The Dawson County Board of Education heard from several community members during the first two of three public hearings on a proposed tax increase July 14.
"I consider everyone on this board a friend," said Chip Pearson, a county resident and former state senator. "And friends don't let friends raise taxes."
School Superintendent Keith Porter said that increased cuts in state funding, coupled with a lower tax digest, has left the board with no options.
"For nine years we haven't been in this situation," Porter said. "We haven't had to approach our community for help and assistance with the ... rolling up and raising of millage, which we're talking about doing."
Georgia law requires three public hearings before a millage rate increase can be adopted. The third and final hearing is set for 8:30 a.m. Thursday.
The board is proposing an increase in the millage rate, or property tax rate, of 1.9 mills to offset an expected $300,000 budget deficit.
A mill is equal to $1 for each $1,000 in assessed property value.
Since 2001, the school system's portion of the Dawson County millage rate has remained 13.646 mills for maintenance and .4 mills for bond.
If approved, the increase would amount to an additional $40 per year on a home with an assessed value of $100,000, according to school system figures.
Assessed value is 40 percent of actual market value, meaning a home worth $250,000 has an assessed value of $100,000.
A common complaint from those at the hearing was that the school system receives sales tax revenue.
But Porter was quick to point out that funds from sales tax can be used only in certain areas.
"We try to let people know that we can't use sales tax dollars in the school system for operations," Porter said. "Eighty-seven percent of our budget is for salaries, yet we can't use one penny of sales tax dollars on salaries."
Despite this, residents still have qualms with the proposed increase.
"Those are tax dollars we're having to pay, you know," Richard Hamil said. "And you're going to ask for a millage increase, and so you're getting more and more money and that comes out of my pocket."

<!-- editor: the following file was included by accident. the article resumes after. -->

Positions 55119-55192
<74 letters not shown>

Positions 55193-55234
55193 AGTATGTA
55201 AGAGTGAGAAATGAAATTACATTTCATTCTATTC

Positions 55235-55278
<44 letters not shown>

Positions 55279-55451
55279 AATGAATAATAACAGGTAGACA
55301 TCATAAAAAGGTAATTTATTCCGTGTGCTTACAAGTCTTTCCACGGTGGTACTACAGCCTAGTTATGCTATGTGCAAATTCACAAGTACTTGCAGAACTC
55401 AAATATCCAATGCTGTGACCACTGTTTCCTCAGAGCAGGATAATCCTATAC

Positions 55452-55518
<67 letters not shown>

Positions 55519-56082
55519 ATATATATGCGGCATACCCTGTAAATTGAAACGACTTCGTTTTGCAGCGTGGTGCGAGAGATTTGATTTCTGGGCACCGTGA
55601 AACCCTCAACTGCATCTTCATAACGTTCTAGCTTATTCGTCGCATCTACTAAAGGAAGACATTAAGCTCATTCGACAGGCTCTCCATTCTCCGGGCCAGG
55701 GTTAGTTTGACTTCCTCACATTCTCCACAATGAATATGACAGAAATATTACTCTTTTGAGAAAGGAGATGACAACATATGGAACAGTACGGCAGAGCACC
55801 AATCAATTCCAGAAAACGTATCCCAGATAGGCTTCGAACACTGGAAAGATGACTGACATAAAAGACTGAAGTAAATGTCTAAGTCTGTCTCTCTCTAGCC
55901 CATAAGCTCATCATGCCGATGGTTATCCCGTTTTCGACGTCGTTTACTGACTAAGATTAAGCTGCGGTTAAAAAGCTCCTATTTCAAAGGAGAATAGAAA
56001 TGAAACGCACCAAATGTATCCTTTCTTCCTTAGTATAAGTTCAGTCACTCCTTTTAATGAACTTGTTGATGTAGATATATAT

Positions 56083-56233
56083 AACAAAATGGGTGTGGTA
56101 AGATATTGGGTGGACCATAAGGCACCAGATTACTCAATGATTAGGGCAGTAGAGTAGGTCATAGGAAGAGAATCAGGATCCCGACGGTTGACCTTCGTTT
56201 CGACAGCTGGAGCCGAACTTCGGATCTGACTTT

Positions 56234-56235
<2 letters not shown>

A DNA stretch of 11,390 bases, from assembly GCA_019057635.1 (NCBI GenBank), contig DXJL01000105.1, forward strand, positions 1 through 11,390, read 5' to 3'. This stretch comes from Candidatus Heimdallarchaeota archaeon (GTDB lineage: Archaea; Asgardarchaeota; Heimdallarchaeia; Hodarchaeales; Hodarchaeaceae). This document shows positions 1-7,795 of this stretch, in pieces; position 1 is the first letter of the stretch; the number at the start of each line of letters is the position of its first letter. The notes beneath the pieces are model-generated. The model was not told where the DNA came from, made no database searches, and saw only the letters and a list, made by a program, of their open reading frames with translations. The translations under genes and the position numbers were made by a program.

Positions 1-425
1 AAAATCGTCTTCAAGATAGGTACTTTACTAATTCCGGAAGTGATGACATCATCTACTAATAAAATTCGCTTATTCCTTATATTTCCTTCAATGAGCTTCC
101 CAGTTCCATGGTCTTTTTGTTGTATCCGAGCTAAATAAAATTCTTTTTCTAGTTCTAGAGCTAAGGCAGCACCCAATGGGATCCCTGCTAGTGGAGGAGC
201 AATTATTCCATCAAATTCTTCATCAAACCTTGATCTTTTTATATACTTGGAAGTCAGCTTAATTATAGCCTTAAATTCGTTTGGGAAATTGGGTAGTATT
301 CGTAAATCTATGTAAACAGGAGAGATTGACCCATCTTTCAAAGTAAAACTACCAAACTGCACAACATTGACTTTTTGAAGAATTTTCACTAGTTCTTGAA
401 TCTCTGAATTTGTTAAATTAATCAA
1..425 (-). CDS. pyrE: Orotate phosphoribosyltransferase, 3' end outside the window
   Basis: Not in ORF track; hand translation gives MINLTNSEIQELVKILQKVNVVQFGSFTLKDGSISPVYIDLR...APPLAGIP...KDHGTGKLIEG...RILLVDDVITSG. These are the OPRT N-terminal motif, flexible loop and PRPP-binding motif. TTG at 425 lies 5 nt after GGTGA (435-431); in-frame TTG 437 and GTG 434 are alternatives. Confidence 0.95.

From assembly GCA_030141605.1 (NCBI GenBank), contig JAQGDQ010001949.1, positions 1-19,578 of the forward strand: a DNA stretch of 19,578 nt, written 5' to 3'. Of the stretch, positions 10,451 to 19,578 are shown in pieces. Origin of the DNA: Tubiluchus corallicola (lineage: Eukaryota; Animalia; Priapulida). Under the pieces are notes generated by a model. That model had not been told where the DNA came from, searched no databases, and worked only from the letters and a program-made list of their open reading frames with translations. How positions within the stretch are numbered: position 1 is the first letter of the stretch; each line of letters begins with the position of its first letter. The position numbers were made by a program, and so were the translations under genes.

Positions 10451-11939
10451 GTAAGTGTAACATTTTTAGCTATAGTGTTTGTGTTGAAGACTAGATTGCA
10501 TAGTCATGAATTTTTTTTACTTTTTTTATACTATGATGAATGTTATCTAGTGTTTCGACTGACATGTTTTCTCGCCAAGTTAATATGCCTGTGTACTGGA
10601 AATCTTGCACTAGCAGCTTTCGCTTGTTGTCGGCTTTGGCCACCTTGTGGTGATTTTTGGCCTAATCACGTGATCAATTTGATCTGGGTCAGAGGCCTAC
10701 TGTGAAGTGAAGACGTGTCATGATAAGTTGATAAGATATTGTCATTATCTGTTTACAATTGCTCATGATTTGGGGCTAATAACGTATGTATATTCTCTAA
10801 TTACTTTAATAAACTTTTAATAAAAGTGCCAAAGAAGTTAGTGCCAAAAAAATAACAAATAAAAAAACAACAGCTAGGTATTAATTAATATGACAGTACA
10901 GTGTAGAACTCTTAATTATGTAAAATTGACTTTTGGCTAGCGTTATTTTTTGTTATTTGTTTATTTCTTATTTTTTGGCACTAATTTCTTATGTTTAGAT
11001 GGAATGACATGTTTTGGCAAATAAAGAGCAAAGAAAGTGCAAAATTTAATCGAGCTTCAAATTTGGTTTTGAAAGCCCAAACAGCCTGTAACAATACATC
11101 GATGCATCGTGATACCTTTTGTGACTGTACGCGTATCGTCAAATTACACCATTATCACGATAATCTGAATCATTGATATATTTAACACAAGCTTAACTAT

Porter gave a presentation at the meeting, illustrating the steps the board has taken to prevent raising taxes.
Those include cutting teacher, staff and students days, as well as reducing employee and retirement benefits.
The board also heard from Brooke Anderson, a county resident and general manager of Etowah Sewer and Water Authority.
Anderson said that, as far as he could tell, the board had done everything possible to cut spending and prevent a tax hike.
"I don't know what else you can do," he said. "It's the situation that we all live in ... so what you're asking for is not an increase, you're not asking for anything that you've not already lost."
The school system lost more than $6 million in local funding in 2010, and expects to lose $6.5 million in 2012, according to school board projections.
"The state withholds five mills of our local taxes that we never see in the school system," Porter said. "Over the past nine years, we've not received close to $60 million."
Most of that money goes to school districts that are considered in need.
According to Porter, the majority of those schools are in south Georgia, though last year some of those funds went to nearby Gwinnett County schools.
"Those are locally generated funds that we never see," Porter said. "The state gives us 33 percent of our funding, so 67 percent of our budget comes from local sources, and that's unusual.
"In the state of Georgia, typically a school system receives 50 percent of their funds, or more, from the state, and we receive significantly less than that."
Thursday's hearing will be held at the Dawson County Board of Education Central Office, 517 Allen St.